Some Collin County residents have been offered money to buy houses in the past year, but law enforcement officials say much attention should be paid to the devilish details of those deals.

Huge mortgage loans are taken out in the investors' names with the understanding that the promoter will pay mortgage payments and other costs. The borrower gets a big check when the deal is sealed.

Glenn C. Hardesty, a long-haul trucker from Nebraska, wound up bankrupt after becoming entangled in a fraudulent real estate investment scheme in Collin County.

Court records show that Bryce Lynn Boelman, 41, of McKinney and Allen Lee Lockett, 35, of Frisco used Mr. Hardesty as a "straw borrower" last year to obtain more than $3.3 million in mortgage loans from 10 lenders in seven states.

Mr. Hardesty's name went on the deeds as owner of record, and he wound up responsible for mortgage payments. Mr. Boelman and Mr. Lockett had told him they would take care of the payments.

Mr. Hardesty filed for bankruptcy court protection from creditors in October, listing $3.28 million in debt - most of it tied to 11 residences purchased in McKinney, Dallas, Plano, Garland and Murphy.

He won a discharge from his debts in February after reporting that his net monthly income from trucking was $3,731 and that his monthly expenses on the 11 houses totaled more than $25,000.

Christopher Lee Milner, an assistant district attorney who prosecutes white-collar crime cases in Collin County, said Mr. Hardesty is not a target in the continuing investigation.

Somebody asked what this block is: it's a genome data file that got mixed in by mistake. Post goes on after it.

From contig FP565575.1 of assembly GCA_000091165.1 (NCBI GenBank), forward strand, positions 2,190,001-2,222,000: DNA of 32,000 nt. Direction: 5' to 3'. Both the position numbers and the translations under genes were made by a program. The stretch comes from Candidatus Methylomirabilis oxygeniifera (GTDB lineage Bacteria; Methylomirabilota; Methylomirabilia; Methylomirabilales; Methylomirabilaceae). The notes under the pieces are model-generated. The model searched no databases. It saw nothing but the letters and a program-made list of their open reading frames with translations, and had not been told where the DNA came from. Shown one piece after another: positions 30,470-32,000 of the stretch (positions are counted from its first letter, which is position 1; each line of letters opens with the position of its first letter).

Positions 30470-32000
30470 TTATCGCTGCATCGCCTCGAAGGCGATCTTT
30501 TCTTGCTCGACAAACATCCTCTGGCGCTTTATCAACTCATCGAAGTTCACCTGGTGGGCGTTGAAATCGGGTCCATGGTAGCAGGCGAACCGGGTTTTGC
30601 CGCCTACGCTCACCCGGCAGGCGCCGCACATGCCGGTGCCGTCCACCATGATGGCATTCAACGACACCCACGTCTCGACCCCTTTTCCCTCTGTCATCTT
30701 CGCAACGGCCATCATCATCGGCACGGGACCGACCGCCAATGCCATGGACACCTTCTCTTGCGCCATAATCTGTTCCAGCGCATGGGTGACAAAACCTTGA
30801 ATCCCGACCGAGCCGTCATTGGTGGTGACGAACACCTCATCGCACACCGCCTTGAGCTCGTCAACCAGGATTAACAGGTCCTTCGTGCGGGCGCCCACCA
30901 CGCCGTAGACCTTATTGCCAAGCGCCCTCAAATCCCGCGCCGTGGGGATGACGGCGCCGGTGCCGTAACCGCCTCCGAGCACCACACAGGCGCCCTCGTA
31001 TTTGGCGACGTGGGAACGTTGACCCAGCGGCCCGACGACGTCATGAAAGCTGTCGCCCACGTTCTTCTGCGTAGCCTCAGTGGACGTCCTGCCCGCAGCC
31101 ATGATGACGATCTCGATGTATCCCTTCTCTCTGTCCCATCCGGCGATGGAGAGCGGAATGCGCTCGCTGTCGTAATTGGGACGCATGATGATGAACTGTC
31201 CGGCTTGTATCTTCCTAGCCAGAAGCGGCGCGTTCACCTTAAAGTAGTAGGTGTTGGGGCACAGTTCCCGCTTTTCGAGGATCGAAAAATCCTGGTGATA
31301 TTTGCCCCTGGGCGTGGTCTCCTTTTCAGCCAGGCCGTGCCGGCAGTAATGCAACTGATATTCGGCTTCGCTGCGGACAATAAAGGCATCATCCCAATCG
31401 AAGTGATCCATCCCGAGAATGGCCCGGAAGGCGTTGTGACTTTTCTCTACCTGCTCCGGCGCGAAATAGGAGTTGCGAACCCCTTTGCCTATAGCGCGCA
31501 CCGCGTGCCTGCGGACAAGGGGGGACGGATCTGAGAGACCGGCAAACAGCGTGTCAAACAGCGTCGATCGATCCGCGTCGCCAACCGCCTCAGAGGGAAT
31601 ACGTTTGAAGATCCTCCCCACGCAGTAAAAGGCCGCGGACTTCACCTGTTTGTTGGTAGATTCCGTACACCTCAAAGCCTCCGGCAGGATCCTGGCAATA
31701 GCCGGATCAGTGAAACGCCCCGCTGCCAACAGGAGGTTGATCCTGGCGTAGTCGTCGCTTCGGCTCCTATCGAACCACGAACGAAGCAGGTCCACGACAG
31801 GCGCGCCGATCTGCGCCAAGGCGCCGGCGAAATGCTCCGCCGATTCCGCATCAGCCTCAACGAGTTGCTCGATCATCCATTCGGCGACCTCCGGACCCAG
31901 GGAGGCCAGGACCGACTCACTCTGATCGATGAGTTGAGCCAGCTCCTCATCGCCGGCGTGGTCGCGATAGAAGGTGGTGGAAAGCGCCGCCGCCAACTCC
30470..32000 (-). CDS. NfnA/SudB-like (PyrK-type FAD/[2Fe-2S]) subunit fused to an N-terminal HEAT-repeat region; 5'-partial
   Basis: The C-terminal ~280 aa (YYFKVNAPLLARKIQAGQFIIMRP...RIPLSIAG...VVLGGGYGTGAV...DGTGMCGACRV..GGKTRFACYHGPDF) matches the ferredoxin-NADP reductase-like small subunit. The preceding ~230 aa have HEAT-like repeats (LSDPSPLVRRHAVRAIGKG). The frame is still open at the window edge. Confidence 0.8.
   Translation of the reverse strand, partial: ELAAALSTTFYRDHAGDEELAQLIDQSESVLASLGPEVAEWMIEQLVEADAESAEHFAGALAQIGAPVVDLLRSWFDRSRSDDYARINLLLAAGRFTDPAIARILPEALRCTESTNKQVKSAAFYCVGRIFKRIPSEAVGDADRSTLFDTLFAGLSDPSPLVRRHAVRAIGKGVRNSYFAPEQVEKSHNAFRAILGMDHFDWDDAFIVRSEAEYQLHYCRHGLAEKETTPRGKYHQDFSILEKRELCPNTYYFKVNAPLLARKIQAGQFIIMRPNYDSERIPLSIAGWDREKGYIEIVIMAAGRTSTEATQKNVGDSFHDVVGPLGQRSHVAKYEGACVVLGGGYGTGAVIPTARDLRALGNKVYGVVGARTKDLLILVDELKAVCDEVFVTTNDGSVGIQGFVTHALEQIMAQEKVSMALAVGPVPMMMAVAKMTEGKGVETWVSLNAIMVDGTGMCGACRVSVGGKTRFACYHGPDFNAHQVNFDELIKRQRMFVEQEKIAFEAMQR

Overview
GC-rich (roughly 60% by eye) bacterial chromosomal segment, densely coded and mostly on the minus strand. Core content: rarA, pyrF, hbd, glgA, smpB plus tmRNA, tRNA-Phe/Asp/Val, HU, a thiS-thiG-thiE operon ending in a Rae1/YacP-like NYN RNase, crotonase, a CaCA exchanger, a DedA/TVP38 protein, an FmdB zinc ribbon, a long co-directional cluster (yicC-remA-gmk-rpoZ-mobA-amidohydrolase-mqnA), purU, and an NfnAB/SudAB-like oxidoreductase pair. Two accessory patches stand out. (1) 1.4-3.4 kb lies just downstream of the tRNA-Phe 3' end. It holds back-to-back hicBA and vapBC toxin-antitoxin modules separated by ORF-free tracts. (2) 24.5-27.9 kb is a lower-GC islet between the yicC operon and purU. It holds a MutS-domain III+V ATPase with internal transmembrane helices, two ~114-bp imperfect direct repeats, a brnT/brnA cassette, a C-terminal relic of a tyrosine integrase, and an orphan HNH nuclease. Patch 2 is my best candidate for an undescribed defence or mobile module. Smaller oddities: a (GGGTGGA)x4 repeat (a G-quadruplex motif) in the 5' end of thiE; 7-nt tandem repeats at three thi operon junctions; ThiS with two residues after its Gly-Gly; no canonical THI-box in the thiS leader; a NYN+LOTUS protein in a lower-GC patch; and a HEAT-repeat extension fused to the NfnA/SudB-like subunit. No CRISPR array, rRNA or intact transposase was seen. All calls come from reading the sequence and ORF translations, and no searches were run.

Prosecutors have recommended that Mr. Boelman and Mr. Lockett both be handed a 10-year term of deferred adjudication that, if completed successfully, will allow them to avoid conviction on organized-crime charges.

Mr. Lockett is serving concurrent six-year prison terms on two convictions for making false statements to obtain mortgage loans. He also was fined $20,000.

All of the properties in their case have been foreclosed. If lenders can't recover all of their money, Mr. Boelman and Mr. Lockett will be required by court order to repay any losses.

In a second continuing investigation, three members of a Plano family pleaded guilty in July to fraud in connection with more than $6 million in mortgage loans.

Court records and officials of a Plano mortgage company say Darrell Wayne Dowden, 41, his 32-year-old wife, Tiffany Winkler Dowden, and her mother, 51-year-old Veronica Lindsey Winkler, recruited straw borrowers for 41 mortgage loans.

The defendants allegedly raked in tens of thousands of dollars in commissions and fees from each of those loans, or used a false financial statement to obtain a loan.

When the three family members pleaded guilty and agreed to cooperate in the investigation, only one of the 41 mortgage loans had been foreclosed. Additional foreclosures have occurred since, and the defendants are required to make up any lender losses.

If they abide by the terms of their plea agreements, including the requirement for repaying losses, the Dowdens and Ms. Winkler will face 10 years of probation rather than prison.

Mr. Roach said any investor should think hard before agreeing to accept cash sums of $5,000 to $10,000 in return for signing as a borrower on a mortgage loan for hundreds of thousands of dollars.

"Nothing is free," he said. "There's a hook every time. There's somebody out there making money, but it's not the investor. If it were me, I'd turn around and run away as fast as I could."

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